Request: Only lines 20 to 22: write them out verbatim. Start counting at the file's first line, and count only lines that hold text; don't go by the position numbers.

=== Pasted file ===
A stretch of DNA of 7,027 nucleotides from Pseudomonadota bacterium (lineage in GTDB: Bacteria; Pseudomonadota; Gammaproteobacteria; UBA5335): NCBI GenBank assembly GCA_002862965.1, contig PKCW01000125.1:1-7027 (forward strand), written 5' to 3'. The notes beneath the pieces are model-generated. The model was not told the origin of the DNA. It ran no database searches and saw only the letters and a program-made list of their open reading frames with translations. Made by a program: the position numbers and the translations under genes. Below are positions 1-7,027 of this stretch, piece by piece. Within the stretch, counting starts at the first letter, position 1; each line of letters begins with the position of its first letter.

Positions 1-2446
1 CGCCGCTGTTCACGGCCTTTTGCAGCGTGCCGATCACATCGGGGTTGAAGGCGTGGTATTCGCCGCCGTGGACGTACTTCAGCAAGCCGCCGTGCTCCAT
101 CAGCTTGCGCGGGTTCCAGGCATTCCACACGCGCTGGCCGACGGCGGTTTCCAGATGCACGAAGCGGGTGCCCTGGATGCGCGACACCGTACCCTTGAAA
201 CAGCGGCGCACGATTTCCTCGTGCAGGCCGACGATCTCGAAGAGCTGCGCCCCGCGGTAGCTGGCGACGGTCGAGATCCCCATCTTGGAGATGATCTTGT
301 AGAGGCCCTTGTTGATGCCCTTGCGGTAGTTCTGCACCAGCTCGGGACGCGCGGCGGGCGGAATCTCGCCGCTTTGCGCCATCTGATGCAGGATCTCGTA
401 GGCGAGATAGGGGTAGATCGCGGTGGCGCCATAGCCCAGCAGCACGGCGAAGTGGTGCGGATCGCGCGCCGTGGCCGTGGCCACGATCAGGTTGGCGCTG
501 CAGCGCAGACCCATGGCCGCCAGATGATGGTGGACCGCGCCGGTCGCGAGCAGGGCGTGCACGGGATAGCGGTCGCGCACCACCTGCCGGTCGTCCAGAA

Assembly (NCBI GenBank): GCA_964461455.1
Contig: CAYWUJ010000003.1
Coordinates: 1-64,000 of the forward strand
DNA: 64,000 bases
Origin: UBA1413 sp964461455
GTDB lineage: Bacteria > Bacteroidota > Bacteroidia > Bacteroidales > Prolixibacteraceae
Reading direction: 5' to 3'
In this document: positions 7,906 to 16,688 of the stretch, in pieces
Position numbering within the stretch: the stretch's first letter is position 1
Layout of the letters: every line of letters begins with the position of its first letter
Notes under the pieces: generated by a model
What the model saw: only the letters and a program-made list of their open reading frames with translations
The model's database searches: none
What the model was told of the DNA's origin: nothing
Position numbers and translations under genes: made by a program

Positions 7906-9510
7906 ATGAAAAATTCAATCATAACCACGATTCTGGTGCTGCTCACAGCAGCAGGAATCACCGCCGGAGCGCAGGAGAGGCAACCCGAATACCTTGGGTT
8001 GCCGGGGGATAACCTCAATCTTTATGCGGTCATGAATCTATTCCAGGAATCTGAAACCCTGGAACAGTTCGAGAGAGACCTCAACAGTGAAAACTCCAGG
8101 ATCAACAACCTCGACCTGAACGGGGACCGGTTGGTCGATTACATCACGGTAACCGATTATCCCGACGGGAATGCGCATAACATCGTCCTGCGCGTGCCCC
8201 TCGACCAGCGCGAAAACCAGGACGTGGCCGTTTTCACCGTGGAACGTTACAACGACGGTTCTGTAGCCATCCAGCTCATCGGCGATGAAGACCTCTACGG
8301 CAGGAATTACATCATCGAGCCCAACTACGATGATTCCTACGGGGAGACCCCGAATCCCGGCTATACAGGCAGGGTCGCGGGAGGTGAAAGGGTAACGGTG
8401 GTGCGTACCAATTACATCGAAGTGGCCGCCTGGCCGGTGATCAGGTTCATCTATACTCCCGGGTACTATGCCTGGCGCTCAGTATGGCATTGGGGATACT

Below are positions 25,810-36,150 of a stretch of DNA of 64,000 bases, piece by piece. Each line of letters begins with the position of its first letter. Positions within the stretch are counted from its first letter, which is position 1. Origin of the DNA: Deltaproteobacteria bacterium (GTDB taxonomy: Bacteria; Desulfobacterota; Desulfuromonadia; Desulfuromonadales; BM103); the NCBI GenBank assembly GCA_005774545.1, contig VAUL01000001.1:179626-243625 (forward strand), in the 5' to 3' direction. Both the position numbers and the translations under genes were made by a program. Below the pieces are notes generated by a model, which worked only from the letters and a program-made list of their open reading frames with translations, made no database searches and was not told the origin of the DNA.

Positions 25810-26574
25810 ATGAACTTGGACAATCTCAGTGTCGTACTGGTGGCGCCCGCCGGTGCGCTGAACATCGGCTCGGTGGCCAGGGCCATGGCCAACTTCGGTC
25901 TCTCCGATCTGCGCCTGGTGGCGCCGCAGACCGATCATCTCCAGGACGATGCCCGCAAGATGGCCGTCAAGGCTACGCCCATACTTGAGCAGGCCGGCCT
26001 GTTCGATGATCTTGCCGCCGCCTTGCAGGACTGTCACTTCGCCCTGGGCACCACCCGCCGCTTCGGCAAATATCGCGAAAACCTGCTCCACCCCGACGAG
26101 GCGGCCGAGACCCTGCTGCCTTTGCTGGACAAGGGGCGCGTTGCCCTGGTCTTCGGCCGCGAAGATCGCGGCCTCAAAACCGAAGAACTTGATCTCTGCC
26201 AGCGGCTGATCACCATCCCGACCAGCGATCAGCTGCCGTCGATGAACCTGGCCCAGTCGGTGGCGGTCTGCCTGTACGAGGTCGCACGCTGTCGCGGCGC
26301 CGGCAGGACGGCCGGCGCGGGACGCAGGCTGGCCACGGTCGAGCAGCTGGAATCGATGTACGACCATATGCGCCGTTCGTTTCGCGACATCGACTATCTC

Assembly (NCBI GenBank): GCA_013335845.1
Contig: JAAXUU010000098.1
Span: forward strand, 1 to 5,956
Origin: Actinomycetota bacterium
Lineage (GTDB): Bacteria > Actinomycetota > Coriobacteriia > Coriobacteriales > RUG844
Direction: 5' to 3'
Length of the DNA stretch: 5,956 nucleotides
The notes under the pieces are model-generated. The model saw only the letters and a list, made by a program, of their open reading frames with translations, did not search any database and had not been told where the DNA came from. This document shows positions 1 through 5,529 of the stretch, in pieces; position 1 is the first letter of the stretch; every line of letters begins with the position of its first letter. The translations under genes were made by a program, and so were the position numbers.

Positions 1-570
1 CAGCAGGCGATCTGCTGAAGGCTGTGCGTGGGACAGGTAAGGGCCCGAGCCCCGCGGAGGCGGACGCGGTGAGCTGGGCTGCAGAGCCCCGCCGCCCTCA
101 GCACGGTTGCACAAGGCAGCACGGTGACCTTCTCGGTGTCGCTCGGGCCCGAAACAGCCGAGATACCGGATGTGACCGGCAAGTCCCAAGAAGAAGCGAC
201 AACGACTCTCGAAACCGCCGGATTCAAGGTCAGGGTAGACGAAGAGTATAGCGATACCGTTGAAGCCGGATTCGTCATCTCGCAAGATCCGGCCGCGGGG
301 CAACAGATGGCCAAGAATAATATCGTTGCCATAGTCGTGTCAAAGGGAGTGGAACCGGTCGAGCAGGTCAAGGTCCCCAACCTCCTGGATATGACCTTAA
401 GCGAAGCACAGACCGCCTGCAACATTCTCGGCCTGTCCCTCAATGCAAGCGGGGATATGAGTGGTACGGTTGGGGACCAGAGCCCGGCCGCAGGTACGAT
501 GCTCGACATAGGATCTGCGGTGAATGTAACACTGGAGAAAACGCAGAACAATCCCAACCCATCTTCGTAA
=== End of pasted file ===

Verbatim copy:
What the model saw: only the letters and a program-made list of their open reading frames with translations
The model's database searches: none
What the model was told of the DNA's origin: nothing